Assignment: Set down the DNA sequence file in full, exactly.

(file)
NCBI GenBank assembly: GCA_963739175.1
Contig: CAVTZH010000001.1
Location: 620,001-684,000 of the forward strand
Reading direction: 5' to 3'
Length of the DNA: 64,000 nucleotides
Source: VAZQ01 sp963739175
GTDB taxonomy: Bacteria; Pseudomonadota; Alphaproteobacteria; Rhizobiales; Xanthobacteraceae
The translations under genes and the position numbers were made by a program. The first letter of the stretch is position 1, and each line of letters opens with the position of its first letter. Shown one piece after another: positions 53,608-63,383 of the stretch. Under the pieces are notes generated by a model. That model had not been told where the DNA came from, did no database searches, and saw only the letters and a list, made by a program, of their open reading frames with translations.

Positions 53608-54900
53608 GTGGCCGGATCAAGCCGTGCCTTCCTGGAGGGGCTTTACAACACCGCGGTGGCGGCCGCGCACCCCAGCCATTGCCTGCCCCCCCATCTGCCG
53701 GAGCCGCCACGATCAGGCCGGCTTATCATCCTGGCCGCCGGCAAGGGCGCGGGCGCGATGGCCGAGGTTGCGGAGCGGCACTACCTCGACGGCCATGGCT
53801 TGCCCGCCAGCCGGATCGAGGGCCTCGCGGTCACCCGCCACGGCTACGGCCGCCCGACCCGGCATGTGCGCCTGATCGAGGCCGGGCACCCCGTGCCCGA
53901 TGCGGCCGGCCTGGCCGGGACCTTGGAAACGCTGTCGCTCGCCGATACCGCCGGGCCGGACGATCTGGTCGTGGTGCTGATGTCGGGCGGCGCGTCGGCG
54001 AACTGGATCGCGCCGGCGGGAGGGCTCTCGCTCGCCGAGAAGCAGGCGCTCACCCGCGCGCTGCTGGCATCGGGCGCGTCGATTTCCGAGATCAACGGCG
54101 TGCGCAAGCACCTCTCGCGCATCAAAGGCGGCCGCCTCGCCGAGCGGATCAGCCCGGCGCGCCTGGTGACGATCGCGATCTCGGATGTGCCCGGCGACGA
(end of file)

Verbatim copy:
NCBI GenBank assembly: GCA_963739175.1
Contig: CAVTZH010000001.1
Location: 620,001-684,000 of the forward strand
Reading direction: 5' to 3'
Length of the DNA: 64,000 nucleotides
Source: VAZQ01 sp963739175
GTDB taxonomy: Bacteria; Pseudomonadota; Alphaproteobacteria; Rhizobiales; Xanthobacteraceae
The translations under genes and the position numbers were made by a program. The first letter of the stretch is position 1, and each line of letters opens with the position of its first letter. Shown one piece after another: positions 53,608-63,383 of the stretch. Under the pieces are notes generated by a model. That model had not been told where the DNA came from, did no database searches, and saw only the letters and a list, made by a program, of their open reading frames with translations.

Positions 53608-54900
53608 GTGGCCGGATCAAGCCGTGCCTTCCTGGAGGGGCTTTACAACACCGCGGTGGCGGCCGCGCACCCCAGCCATTGCCTGCCCCCCCATCTGCCG
53701 GAGCCGCCACGATCAGGCCGGCTTATCATCCTGGCCGCCGGCAAGGGCGCGGGCGCGATGGCCGAGGTTGCGGAGCGGCACTACCTCGACGGCCATGGCT
53801 TGCCCGCCAGCCGGATCGAGGGCCTCGCGGTCACCCGCCACGGCTACGGCCGCCCGACCCGGCATGTGCGCCTGATCGAGGCCGGGCACCCCGTGCCCGA
53901 TGCGGCCGGCCTGGCCGGGACCTTGGAAACGCTGTCGCTCGCCGATACCGCCGGGCCGGACGATCTGGTCGTGGTGCTGATGTCGGGCGGCGCGTCGGCG
54001 AACTGGATCGCGCCGGCGGGAGGGCTCTCGCTCGCCGAGAAGCAGGCGCTCACCCGCGCGCTGCTGGCATCGGGCGCGTCGATTTCCGAGATCAACGGCG
54101 TGCGCAAGCACCTCTCGCGCATCAAAGGCGGCCGCCTCGCCGAGCGGATCAGCCCGGCGCGCCTGGTGACGATCGCGATCTCGGATGTGCCCGGCGACGA